Drunk droning: New Jersey aims to get tough on sloshed drone pilots

Flying a drone while drunk doesn’t sound like a good idea, and that’s because it’s not. Piloting a heavy object with rapidly spinning propellers needs to be done with due care and attention to reduce the chances of an accident or incident taking place, whether it involves an innocent member of the public, the pilot themselves, or even the U.S. president.

With the remotely controlled copters set to be a big hit with consumers this holiday season, there’s going to be thousands of new drone taking to the skies before the end of the year. In response, New Jersey lawmakers are moving ahead with a state law that would make it a criminal offense to fly a drone under the influence of drink or drugs, NorthJersey.com reported.

The bipartisan bill, which has cleared two legislative committees though still requires a final vote, could be signed into law by the end of January 2018 and comes as 38 other U.S. states consider a similar ban.

The law will mean that flying a drone drunk could land the pilot with a six-month prison sentence, a $1,000 fine, or both, depending on the specifics of the incident.

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One of the bill’s sponsors, Democratic Assemblywoman Annette Quijano, said in a statement that drones are becoming “increasingly disruptive, causing near-misses with airplanes, interfering with firefighter operations, and being used to smuggle drugs and other contraband into prisons.”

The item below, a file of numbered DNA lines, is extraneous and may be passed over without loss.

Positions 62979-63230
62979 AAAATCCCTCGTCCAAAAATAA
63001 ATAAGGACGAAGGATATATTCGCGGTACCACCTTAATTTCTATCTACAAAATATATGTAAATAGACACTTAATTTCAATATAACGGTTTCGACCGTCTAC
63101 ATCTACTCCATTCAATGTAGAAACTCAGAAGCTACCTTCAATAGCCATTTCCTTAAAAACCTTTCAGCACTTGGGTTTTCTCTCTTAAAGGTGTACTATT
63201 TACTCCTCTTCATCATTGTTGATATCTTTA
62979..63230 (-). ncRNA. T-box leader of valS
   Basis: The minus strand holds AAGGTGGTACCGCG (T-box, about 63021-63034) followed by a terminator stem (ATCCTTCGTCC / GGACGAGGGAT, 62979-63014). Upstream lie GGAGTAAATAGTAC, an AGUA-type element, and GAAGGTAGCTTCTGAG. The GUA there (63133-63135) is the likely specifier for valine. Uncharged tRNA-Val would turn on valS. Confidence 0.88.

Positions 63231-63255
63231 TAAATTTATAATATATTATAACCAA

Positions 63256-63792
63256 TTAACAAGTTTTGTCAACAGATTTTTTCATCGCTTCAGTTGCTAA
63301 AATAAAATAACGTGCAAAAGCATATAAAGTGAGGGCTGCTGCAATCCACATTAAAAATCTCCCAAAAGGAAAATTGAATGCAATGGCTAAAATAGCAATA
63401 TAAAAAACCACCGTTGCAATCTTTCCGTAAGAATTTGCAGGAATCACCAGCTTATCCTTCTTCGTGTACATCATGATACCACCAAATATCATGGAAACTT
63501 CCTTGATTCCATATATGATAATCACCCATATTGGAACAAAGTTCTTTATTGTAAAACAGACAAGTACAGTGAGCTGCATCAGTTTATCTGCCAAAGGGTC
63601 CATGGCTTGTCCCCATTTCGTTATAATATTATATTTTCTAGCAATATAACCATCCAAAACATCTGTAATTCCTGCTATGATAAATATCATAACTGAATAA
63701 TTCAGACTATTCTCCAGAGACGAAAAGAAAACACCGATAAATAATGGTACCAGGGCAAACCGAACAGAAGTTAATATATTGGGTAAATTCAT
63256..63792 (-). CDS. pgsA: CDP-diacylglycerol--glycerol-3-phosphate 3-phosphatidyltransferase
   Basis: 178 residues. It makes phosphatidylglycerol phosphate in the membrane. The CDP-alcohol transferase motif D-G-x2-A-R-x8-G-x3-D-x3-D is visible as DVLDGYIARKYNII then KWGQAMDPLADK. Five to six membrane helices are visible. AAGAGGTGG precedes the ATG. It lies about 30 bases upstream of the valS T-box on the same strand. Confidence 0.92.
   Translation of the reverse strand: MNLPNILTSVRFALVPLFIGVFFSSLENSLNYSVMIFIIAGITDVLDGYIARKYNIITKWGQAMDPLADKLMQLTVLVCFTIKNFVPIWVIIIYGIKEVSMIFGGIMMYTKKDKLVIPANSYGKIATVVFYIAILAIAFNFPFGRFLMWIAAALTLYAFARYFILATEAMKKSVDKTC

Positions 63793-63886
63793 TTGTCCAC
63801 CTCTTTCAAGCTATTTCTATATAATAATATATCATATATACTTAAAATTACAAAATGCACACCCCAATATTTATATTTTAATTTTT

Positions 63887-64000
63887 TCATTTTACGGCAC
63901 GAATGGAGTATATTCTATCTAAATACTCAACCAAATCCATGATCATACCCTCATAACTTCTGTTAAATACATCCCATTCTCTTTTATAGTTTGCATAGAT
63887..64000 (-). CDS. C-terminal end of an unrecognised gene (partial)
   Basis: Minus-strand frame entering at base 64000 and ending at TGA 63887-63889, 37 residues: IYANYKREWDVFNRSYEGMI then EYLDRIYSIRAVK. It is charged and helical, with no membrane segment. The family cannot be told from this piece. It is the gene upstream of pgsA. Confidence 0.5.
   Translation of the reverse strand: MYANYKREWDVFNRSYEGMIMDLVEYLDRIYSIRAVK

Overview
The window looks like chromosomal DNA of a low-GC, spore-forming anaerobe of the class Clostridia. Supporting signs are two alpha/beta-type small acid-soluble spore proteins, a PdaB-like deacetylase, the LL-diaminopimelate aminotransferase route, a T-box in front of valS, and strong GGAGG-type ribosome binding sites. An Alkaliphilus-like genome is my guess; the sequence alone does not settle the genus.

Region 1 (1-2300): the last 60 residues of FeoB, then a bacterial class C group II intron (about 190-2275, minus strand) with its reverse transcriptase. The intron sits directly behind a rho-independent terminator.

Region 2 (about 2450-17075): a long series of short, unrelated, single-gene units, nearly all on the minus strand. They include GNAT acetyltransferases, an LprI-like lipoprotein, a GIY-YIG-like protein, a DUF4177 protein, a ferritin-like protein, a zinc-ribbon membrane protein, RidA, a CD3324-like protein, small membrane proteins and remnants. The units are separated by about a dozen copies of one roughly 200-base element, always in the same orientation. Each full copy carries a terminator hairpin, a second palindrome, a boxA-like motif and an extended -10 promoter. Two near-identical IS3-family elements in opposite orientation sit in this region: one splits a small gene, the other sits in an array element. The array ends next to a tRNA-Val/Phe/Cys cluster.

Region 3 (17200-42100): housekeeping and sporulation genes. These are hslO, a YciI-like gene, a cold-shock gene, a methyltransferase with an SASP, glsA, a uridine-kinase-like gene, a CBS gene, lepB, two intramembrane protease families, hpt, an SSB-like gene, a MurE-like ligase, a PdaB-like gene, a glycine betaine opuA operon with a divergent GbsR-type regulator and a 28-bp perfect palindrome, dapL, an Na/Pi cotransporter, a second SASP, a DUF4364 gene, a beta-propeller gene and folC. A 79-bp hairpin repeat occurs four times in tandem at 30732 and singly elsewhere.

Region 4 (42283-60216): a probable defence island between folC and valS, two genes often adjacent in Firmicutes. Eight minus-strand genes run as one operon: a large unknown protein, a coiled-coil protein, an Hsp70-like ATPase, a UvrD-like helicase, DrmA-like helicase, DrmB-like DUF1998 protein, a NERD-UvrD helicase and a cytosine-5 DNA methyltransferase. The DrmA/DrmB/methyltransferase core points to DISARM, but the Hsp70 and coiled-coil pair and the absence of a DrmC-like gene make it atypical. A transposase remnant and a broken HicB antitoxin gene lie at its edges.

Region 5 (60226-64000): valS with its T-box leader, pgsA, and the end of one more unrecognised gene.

Quijano added, “This bill sets specific guidelines for how New Jersey’s residents are able to utilize these devices to establish some order and help prevent these dangerous situations.”

Interfering with firefighters or the security of prisons, considered a more serious offense than drunk droning, could result in an 18-month jail sentence or a $10,000 fine.

We don’t hear too many stories of inebriated drone pilots taking their bird for a spin, though you might recall a high-profile incident at the White House in 2015. According to reports, an off-duty and rather drunk government intelligence agency worker decided that 3 a.m. would be a good time to fly a Phantom 4 quadcopter from the balcony of a friend’s apartment. But unable to control the machine, it crashed right on the lawn of the White House, causing a security scare in the process.

This holiday season is set to see millions of new quadcopters taking to the skies, though hopefully the festive drinking, if there is any, will begin once the drone has landed safely back on terra firma.